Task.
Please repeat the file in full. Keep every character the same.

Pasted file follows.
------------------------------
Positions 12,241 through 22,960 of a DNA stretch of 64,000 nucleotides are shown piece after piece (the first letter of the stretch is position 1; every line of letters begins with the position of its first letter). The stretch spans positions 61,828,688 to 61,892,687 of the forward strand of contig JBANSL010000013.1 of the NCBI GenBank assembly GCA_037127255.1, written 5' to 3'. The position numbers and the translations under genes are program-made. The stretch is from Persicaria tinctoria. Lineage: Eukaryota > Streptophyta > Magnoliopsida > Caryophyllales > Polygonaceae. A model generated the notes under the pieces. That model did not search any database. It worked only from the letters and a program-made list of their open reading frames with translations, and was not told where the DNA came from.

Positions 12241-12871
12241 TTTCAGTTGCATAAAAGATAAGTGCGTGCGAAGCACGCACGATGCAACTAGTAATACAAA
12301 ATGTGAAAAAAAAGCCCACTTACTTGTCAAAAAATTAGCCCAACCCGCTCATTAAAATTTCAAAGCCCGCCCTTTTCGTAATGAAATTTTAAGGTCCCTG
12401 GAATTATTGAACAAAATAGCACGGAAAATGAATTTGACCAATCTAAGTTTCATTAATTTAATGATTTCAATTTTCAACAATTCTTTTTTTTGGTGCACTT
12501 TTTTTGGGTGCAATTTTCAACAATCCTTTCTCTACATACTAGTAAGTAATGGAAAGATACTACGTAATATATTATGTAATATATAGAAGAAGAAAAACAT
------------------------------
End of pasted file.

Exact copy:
Positions 12,241 through 22,960 of a DNA stretch of 64,000 nucleotides are shown piece after piece (the first letter of the stretch is position 1; every line of letters begins with the position of its first letter). The stretch spans positions 61,828,688 to 61,892,687 of the forward strand of contig JBANSL010000013.1 of the NCBI GenBank assembly GCA_037127255.1, written 5' to 3'. The position numbers and the translations under genes are program-made. The stretch is from Persicaria tinctoria. Lineage: Eukaryota > Streptophyta > Magnoliopsida > Caryophyllales > Polygonaceae. A model generated the notes under the pieces. That model did not search any database. It worked only from the letters and a program-made list of their open reading frames with translations, and was not told where the DNA came from.

Positions 12241-12871
12241 TTTCAGTTGCATAAAAGATAAGTGCGTGCGAAGCACGCACGATGCAACTAGTAATACAAA
12301 ATGTGAAAAAAAAGCCCACTTACTTGTCAAAAAATTAGCCCAACCCGCTCATTAAAATTTCAAAGCCCGCCCTTTTCGTAATGAAATTTTAAGGTCCCTG
12401 GAATTATTGAACAAAATAGCACGGAAAATGAATTTGACCAATCTAAGTTTCATTAATTTAATGATTTCAATTTTCAACAATTCTTTTTTTTGGTGCACTT
12501 TTTTTGGGTGCAATTTTCAACAATCCTTTCTCTACATACTAGTAAGTAATGGAAAGATACTACGTAATATATTATGTAATATATAGAAGAAGAAAAACAT